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Although there are numerous medical treatments for menorrhagia, in many instances neither the precise diagnosis nor the response to therapy have been assessed objectively. Menorrhagia (menstrual blood loss more than 80 mL per cycle) was diagnosed objectively in 32 (44%) of 72 women with a subjective complaint of heavy menses. All of the 32 women had ovulatory cycles. After random allocation to treatment with either mefenamic acid (500 mg three times daily during menses, N=17) or norethisterone (5 mg twice daily on days 19-26 of the cycle, N=15) for two additional cycles, the median menstrual blood loss was reduced from 123 mL (range 86-237) to 81 mL (22-193) (P< .001) and from 109 mL (81-236) to 92 mL (43-189) (P<.002) with mefenamic acid and norethisterone, respectively. Apart from a decrease in the median number of days of bleeding, from 7 (5-8) to 5 (3-8) in those women treated with mefenamic acid, no other differences were seen between the groups. We conclude that mefenamic acid and norethisterone were similarly effective in reducing the degree of menstrual blood loss in women with proved menorrhagia, but that 52 and 67% of the women, respectively, remained menorrhagic after 2 months of treatment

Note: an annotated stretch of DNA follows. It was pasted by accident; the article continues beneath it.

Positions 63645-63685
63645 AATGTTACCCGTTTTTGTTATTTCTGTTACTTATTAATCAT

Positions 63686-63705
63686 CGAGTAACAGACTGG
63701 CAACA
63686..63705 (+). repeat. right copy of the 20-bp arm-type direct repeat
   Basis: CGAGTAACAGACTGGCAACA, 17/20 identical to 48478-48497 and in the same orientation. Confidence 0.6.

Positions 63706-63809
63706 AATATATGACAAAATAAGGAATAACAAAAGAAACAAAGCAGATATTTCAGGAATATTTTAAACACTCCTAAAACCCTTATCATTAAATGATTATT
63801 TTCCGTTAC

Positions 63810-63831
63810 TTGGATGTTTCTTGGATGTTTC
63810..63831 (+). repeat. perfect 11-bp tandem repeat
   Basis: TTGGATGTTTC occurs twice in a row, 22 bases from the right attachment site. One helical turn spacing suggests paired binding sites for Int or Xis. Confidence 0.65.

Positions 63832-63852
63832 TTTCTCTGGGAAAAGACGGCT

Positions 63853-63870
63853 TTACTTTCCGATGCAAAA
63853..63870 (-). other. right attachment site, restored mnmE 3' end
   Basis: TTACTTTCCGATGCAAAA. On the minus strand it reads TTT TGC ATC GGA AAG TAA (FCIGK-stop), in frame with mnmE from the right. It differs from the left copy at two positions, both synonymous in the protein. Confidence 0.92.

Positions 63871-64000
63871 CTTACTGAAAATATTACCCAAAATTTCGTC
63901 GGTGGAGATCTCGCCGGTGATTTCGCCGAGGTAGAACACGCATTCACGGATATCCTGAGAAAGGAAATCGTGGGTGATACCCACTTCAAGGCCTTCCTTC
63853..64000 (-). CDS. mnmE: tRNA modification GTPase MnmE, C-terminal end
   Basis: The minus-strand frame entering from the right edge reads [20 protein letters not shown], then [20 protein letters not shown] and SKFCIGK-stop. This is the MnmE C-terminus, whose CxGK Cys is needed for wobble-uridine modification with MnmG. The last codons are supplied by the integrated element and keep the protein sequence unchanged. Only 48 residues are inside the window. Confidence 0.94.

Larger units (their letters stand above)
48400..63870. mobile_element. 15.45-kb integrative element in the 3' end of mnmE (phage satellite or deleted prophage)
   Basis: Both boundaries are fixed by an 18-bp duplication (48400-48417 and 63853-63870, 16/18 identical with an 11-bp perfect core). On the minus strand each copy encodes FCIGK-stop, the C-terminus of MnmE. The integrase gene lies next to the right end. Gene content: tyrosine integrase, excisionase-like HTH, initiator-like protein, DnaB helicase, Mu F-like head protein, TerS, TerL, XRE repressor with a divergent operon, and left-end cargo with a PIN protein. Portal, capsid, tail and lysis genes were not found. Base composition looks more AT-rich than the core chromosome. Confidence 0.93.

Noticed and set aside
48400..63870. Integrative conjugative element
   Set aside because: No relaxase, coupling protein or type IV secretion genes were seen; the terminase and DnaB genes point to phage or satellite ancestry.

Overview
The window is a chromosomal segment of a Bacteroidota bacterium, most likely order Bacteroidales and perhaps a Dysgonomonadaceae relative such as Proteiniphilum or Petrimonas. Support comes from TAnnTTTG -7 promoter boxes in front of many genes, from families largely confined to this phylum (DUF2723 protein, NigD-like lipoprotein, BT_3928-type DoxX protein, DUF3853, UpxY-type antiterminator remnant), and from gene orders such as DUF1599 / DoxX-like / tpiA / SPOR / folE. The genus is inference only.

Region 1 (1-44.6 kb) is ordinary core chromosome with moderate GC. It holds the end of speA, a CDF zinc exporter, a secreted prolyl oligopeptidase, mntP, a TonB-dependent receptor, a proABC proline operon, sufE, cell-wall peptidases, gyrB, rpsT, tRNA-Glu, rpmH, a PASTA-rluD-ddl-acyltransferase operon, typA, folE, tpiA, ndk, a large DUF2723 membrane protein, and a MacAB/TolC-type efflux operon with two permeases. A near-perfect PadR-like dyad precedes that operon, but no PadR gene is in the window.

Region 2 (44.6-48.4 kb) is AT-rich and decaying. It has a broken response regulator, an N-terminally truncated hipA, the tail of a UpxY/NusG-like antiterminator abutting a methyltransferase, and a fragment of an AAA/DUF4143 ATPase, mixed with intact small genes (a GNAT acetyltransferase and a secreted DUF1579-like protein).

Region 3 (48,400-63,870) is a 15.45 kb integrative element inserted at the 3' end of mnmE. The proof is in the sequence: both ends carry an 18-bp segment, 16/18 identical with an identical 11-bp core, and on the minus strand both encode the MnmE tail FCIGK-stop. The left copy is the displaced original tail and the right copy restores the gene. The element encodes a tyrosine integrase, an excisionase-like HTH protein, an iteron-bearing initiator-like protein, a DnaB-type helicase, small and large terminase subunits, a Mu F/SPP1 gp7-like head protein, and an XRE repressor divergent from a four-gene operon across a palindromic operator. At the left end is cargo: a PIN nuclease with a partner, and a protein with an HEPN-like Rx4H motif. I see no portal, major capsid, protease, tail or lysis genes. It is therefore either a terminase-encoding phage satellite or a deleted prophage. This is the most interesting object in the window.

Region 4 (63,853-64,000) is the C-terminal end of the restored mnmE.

(C) 1990 The American College of Obstetricians and Gynecologists